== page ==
Each time I visit my son’s campus I am enchanted by the poplar trees dominating the landscaping. And on every visit, I find lots of changes—probably because the gardeners are super-enthusiastic and so creative. They’re constantly working among the plants on the vast campus.
I still remember the first time I visited—there were huge patches of multi-colored flower bushes in one corner. From the main gate there was almost half a kilometer of bougainvillea in brilliant purple. Then the next time, bright yellow marigold flowers ruled the campus, along with red and orange.
The one thing that has remained constant, though, are the poplar trees. How enchanting they are! They are all over the campus and look simply gorgeous.
For this edition of Thursday Tree Love hosted by Parul, I am showing off some photos of these poplar trees.
Apparently, there are thirty unique species of the genus Populus and it is quite popular in landscaping. It grows really fast and tall. The leaves are a gorgeous green in summer and almost gold in autumn.
The peacocks and cranes on campus can be seen enjoying nature as much as we do.
It is lovely to walk among them especially in winter. The ground is layered with the dry leaves and the trees themselves whisper constantly in the breeze.
Some fun facts about the poplar tree
Just because I looked that up when I tried to find out the name of this pretty tree.
- Early renaissance Italian art was painted on poplar wood. The famous Mona Lisa is painted on poplar wood!
- Stringed instruments such as violas and harps often use poplar wood as the main structural component.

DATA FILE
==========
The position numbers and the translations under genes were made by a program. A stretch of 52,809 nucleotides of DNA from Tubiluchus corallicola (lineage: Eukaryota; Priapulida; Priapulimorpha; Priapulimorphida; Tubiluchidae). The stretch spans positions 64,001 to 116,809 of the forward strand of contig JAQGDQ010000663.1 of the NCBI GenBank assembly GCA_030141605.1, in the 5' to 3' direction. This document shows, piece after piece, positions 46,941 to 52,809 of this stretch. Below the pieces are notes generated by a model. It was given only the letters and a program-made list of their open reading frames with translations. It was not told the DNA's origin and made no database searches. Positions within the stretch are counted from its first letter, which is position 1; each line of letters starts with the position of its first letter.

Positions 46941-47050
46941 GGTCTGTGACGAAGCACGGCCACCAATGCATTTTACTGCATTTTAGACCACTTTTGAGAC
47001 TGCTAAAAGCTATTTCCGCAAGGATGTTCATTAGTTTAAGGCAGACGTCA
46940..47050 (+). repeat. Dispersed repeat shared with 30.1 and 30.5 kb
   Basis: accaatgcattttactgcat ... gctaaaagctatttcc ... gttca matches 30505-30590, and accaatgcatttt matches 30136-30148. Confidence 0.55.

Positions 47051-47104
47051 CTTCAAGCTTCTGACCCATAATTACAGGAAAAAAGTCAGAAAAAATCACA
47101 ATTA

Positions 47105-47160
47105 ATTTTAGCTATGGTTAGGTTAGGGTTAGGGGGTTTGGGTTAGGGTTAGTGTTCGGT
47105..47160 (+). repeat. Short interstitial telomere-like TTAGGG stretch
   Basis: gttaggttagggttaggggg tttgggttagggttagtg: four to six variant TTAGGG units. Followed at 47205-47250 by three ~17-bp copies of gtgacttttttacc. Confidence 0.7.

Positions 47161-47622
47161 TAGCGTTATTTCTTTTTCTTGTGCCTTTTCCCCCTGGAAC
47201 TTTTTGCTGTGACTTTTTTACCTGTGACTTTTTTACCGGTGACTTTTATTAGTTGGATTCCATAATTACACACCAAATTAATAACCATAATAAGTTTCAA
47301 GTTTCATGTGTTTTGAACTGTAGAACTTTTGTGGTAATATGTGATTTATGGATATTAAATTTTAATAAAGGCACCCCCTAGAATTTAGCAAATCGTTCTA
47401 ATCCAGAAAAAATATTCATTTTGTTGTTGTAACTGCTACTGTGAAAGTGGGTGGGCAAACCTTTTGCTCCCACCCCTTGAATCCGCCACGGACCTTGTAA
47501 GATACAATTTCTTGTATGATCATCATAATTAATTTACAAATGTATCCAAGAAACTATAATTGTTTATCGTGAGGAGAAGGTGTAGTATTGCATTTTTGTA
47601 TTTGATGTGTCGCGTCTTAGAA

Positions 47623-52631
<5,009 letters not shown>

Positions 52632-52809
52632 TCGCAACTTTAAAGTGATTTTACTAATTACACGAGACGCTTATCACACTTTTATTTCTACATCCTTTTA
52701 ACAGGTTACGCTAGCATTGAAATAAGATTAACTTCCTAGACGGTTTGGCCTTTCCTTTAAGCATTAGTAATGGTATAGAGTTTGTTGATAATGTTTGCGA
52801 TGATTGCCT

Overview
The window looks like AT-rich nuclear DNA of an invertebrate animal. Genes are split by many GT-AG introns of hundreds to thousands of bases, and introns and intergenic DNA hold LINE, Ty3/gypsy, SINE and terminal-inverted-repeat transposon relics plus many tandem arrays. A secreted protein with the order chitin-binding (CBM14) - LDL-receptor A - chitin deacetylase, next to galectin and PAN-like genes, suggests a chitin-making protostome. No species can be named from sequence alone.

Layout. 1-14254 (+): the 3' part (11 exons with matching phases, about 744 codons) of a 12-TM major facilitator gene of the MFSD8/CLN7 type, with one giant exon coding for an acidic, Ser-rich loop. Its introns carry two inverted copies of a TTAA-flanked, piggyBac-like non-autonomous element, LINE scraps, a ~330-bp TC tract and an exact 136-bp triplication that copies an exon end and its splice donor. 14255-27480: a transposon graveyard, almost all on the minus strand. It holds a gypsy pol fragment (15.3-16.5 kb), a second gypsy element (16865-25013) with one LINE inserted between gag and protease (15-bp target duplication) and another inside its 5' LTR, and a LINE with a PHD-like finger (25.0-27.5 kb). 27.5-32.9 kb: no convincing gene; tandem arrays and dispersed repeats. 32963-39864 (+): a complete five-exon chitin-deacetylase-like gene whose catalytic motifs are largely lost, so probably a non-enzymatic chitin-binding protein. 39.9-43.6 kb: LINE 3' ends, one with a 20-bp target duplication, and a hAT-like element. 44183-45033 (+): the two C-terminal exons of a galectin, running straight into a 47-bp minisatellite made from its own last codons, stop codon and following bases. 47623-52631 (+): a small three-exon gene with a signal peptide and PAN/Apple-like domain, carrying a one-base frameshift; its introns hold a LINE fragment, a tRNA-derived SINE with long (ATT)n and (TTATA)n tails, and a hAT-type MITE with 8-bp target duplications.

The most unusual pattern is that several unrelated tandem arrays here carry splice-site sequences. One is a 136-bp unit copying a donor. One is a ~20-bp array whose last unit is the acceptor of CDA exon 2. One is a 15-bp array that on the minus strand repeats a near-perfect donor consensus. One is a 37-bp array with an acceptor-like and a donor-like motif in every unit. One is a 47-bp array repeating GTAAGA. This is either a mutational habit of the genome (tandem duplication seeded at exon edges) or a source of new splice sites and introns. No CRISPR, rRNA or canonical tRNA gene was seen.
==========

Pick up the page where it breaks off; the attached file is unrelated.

- If you enjoy Greek mythology, Heracles/Hercules wore a crown of poplar leaves when he led Cerberus from Hades. Cerberus was the three-headed hound with the tail of a serpent, a mane of snakes and the claws of a lion. It guarded the gates of the underworld. Retrieving Cerberus was one of the 12 labors of Heracles. The poplar tree denotes endurance and conquest.
- According to the Celtics, the poplar is associated with transformation, vision and victory.
- The poplar also means the talking, whispering and quivering tree.
More photos of the beautiful Poplar Trees
Against the blue sky. What a sight!
I almost toppled over trying to get the full height of the tree! And yes, limped a little for a couple of days! Felt very sheepish though! That spot is a lovely spot to sit in and enjoy the sunshine in winter, watching the world go by.
Another part of the campus where the poplars are dense. The constant breeze makes them rustle and whisper and it is beautiful to just stand there and listen.
In the evening, against the horizon, this patch of poplars look as if they are on fire.
Yes, I am besotted with this tree. Just looking at these photos makes me feel like I am on a mini-vacation. Such a happy place, such a soothing feeling.
I feel slightly sad that when my son completes his course in a few months, I won’t have the opportunity to visit the campus as much as I have been during the last four-and-a-half-years. So grateful for the experience, though.
Here’s a lovely poem about the Poplar Tree by William Cowper
The Poplar Field
William Cowper (1731–1800)
THE Poplars are fell’d, farewell to the shade
And the whispering sound of the cool colonnade;
The winds play no longer and sing in the leaves,
Nor Ouse on his bosom their image receives.
Twelve years have elapsed since I first took a view
Of my favourite field, and the bank where they grew:
And now in the grass behold they are laid,
And the tree is my seat that once lent me a shade.
The blackbird has fled to another retreat
Where the hazels afford him a screen from the heat;
And the scene where his melody charm’d me before
Resounds with his sweet-flowing ditty no more.
My fugitive years are all hasting away,
And I must ere long lie as lowly as they,
With a turf on my breast and a stone at my head,
Ere another such grove shall arise in its stead.
‘Tis a sight to engage me, if anything can,
To muse on the perishing pleasures of man;
Short-lived as we are, our enjoyments, I see,
Have a still shorter date; and die sooner than we.